The Graph, a company that helps decentralized applications deal with blockchain data, today announced it has raised $5 million in a token sale.
Coinbase Ventures, Framework Ventures, ParaFi Capital and Digital Currency group were among participants in the San Francisco company’s token sale. The company had previously raised $2.5 million in a seed round led by Multicoin Capital.
A distributed query processing protocol
The Graph is a “distributed query processing protocol.” Decentralized applications (dapps) need queries, such as “who owns land in my VR district,” wrote The Graph on its website. Its protocol ensures that queries such as these reach dapps in a trustless and secure manner.
“Teams used to spend months building proprietary indexing servers and operating the servers themselves,” said The Graph’s co-founder, Yaniv Tal, in a statement. The Graph handles all the complicated back-end infrastructure that makes this happen.
“The Graph built an indexing protocol that allows developers to build beautiful consumer-grade applications without running servers,” he said.
Since launching in 2018, The Graph now services “hundreds of applications,” including Synthetix, Uniswap and Aragon. It claims to process 50 million queries per day and over 750 million in May, a 45% increase from the previous month.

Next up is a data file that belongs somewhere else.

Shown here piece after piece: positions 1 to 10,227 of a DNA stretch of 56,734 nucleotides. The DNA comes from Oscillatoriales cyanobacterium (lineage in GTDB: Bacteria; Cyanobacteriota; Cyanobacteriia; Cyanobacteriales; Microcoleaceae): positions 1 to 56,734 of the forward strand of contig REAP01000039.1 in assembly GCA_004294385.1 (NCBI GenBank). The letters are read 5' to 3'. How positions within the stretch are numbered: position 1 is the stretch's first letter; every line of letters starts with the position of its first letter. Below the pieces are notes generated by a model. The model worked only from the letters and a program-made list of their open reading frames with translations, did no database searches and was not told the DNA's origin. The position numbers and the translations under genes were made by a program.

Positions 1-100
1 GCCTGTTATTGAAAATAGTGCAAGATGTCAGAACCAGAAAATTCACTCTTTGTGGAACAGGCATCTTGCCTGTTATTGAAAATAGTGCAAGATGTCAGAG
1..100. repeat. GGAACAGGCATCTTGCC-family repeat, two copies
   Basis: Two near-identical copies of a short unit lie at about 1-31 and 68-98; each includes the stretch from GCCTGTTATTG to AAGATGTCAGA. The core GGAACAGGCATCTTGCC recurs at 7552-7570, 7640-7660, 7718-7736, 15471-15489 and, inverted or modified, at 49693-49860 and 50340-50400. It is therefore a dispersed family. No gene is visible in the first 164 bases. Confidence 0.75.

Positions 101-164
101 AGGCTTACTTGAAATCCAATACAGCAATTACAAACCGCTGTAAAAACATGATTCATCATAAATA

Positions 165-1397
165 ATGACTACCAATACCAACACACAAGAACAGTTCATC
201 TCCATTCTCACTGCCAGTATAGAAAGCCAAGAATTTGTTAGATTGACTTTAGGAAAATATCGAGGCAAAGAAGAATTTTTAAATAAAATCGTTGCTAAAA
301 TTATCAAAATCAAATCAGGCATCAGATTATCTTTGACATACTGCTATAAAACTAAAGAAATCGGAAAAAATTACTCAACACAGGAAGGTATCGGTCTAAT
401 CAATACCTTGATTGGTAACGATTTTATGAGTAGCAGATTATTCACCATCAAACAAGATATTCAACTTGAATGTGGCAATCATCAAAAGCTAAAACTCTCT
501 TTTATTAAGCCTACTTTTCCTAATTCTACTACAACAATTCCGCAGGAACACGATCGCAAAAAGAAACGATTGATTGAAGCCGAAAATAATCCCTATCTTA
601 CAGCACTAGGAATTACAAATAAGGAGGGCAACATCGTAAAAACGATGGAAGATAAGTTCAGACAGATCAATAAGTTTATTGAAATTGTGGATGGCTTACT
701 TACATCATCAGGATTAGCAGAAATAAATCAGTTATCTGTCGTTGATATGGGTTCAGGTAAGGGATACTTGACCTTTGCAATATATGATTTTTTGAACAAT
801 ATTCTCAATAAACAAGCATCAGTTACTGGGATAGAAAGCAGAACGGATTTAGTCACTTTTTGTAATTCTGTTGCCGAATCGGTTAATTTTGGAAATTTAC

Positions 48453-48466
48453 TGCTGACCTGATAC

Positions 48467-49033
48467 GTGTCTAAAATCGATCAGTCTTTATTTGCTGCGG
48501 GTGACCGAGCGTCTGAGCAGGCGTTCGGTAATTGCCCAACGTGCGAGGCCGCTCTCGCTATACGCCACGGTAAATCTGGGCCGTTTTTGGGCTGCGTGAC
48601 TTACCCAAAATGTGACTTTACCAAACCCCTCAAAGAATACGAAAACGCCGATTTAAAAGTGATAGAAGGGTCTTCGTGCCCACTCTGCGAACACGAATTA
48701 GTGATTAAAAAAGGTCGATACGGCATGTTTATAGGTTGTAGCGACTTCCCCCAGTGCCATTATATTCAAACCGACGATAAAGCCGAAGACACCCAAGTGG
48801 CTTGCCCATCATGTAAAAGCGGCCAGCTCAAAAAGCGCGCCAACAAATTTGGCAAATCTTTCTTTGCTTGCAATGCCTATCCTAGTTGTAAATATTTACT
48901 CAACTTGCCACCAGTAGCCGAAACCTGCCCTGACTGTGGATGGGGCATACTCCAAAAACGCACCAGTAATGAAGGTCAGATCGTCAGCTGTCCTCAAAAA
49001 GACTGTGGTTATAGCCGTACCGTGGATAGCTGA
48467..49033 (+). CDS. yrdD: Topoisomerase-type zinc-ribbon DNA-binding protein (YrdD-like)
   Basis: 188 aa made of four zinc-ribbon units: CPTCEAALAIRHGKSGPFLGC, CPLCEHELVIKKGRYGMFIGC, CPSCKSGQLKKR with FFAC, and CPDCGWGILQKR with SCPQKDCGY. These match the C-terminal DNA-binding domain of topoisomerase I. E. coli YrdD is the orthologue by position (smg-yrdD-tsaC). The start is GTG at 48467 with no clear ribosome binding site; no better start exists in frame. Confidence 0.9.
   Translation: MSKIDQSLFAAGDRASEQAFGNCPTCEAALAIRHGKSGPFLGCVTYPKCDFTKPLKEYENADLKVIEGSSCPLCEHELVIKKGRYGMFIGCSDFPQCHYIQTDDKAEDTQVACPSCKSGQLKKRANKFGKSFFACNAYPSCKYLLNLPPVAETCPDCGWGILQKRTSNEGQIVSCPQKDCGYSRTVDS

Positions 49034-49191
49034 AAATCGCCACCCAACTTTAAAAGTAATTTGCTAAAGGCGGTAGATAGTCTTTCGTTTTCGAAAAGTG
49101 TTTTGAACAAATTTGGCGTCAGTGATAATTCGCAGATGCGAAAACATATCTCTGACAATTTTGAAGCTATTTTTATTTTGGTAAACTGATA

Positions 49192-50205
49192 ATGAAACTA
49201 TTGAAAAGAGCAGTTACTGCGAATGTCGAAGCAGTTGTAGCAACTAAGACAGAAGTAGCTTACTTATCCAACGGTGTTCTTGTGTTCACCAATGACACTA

Michael Anderson, co-founder of Framework Ventures, one of the investors in The Graft’s token sale, said in a statement that the firm’s reputation was “on par with Chainlink and Ethereum.”
The Graph said that it would move toward a decentralized network later this year. Currently, it is a hosted service.
Selling tokens through a SAFT
The token sale took the form of a “SAFT,” or a “Simple Agreement for Future Tokens.” SAFTs were designed by a coterie of New York lawyers in 2018 as a way to circumvent the SEC’s securities laws.
In SAFTs, blockchain companies sell the rights to future tokens, which are only minted when the network launches. The idea is that this means that companies aren’t operating an unregistered securities sale.
SAFTs have proven controversial; last week, Telegram, which operates a 400 million-strong messenger app, was forced to return $1.2 billion to participants in its token sale for the since-abandoned Telegram Open Network. Telegram had raised the money through a SAFT.